It may be asked, however, Why is a sense of mystery especially evoked in some minds by the contemplation of life? Partly, I think, because the scientific interpretation of organic processes is so recent, and in many respects so incomplete. People have grown so accustomed to the metaphysical assumptions employed by physicists and chemists when they speak of the architecture of crystalline forces and the selective affinity of atoms, they have been wont for so long to accept the "mysteries" of crystallisation and of chemical union, that the metaphysical causes have coalesced with the descriptions and explanations of science, and the joint products are now, through custom, cheerfully accepted as "natural." Where the phenomena presented by protoplasm are in question, this coalescence has not yet taken place; the metaphysical element is on the one hand proclaimed as inexplicable on naturalistic methods of interpretation, and on the other hand denied even by those who talk glibly of physical forces. But in due course of time this, too, will be commonly accepted as perfectly natural, and the battle will rage elsewhere.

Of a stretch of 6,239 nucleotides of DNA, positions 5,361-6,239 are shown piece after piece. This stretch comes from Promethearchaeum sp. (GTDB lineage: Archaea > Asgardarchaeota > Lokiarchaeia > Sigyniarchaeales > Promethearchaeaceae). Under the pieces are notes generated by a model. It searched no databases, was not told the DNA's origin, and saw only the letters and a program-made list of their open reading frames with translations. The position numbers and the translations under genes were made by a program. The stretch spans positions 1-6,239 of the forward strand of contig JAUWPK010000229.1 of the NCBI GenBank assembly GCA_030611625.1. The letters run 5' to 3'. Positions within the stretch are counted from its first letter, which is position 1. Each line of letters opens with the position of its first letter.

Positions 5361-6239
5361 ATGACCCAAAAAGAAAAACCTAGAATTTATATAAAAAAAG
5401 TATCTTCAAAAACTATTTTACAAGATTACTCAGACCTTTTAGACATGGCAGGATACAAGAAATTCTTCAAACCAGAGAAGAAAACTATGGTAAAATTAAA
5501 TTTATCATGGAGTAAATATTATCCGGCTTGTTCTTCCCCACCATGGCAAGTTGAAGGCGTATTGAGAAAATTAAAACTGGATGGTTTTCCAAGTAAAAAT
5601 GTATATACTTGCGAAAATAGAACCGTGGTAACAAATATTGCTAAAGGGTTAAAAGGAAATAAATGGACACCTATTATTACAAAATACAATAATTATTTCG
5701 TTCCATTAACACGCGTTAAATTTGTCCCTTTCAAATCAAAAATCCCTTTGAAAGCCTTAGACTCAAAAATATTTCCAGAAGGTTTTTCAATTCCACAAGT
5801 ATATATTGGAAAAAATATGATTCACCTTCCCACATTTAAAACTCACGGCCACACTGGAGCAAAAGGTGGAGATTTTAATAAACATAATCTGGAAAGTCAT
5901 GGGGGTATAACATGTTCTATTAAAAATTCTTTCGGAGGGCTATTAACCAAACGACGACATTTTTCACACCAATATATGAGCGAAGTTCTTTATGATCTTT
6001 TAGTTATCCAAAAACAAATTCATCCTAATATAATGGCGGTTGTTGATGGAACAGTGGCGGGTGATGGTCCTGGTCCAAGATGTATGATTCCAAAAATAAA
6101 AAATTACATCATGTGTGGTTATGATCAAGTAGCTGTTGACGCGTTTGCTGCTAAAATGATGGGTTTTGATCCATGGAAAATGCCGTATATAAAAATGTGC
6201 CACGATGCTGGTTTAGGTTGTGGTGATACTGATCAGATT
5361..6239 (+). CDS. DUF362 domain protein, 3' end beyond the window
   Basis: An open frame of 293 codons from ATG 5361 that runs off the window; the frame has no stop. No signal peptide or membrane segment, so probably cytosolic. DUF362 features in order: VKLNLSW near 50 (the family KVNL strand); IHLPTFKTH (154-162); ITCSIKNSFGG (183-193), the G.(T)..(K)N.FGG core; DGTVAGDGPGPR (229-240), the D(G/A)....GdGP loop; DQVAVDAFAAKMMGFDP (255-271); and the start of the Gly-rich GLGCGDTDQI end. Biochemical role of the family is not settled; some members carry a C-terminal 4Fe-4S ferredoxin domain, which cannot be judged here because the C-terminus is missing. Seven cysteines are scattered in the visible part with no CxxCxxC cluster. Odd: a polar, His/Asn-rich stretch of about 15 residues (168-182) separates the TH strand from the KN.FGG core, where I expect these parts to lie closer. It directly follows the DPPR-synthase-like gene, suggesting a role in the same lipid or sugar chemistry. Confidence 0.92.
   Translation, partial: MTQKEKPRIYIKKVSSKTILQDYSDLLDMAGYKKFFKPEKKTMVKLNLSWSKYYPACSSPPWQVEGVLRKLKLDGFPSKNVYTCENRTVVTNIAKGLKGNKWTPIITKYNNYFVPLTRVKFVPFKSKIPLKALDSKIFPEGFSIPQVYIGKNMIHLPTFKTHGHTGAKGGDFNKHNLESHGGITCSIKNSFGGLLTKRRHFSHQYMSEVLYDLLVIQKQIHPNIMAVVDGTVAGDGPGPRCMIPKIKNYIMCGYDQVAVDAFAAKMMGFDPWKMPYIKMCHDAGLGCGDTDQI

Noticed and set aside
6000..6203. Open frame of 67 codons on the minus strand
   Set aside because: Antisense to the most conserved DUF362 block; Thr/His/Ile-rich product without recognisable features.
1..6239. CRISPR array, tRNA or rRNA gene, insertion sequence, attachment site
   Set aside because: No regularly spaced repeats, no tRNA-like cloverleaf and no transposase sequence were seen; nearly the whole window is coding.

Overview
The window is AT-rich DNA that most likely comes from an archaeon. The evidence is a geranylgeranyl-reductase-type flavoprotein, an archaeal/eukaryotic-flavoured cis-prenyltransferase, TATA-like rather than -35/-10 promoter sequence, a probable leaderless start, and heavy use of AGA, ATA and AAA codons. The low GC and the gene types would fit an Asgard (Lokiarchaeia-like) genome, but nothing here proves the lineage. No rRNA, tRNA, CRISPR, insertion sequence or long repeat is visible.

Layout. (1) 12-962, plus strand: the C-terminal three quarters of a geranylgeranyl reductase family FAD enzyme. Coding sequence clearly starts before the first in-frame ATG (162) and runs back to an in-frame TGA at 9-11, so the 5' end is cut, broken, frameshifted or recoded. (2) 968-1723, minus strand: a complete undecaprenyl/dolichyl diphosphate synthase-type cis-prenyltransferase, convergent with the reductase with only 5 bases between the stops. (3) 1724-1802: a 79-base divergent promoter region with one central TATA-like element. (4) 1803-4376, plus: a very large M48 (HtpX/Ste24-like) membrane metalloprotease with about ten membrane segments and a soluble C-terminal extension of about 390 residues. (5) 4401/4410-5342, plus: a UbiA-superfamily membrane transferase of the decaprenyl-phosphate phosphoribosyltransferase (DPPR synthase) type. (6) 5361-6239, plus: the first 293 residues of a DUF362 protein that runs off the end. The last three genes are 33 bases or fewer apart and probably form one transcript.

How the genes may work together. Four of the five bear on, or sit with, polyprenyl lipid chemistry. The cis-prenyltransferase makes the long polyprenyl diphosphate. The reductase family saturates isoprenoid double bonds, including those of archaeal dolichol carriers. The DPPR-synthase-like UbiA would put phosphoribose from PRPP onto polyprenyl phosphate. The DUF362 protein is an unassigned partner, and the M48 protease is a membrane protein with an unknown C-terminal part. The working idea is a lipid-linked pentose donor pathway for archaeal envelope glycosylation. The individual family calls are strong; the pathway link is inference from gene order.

Our attitude towards the vexed question of Vitalism, or the existence of a specific Vital Force, must depend on whether we regard the question from a strictly scientific or from a metaphysical standpoint. It is unnecessary to enter at any length into the past history of the subject. Sufficient unto the generation are the conditions under which its problems must be discussed. Of old, before the forces of science had girt their strength about them, Vitalism held the field in easy if somewhat lax possession. Then came a period of organised attack. Chemistry and molecular physics had formulated and extended their generalisations and began to urge that the problems of physiology were problems of chemistry and physics-nothing more. There was no vital remainder. Taking their stand on the conservation of energy, they contended that the conception of Vital Force involved the nonproven and improbable appearance of energy without physical or chemical antecedents. This carried conviction among some of our leading physiologists. Professor (Sir John) Burdon Sanderson wrote: "The proof of the non-existence of a special 'vital force' lies in the demonstration of the adequacy of the known sources of energy in the organism to account for the actual day by day expenditure of heat and work." But an answer in due course came from the Vitalists. It was pointed out that the application of a force to a moving body at right angles to its course alters the direction of motion without affecting its amount. The energy remains unchanged. Of such a directive character, it is sometimes urged, may be the application of Vital Force without presenting any phenomena contradictory of the generalisation that, in the operations of nature, energy is nowhere either destroyed or created.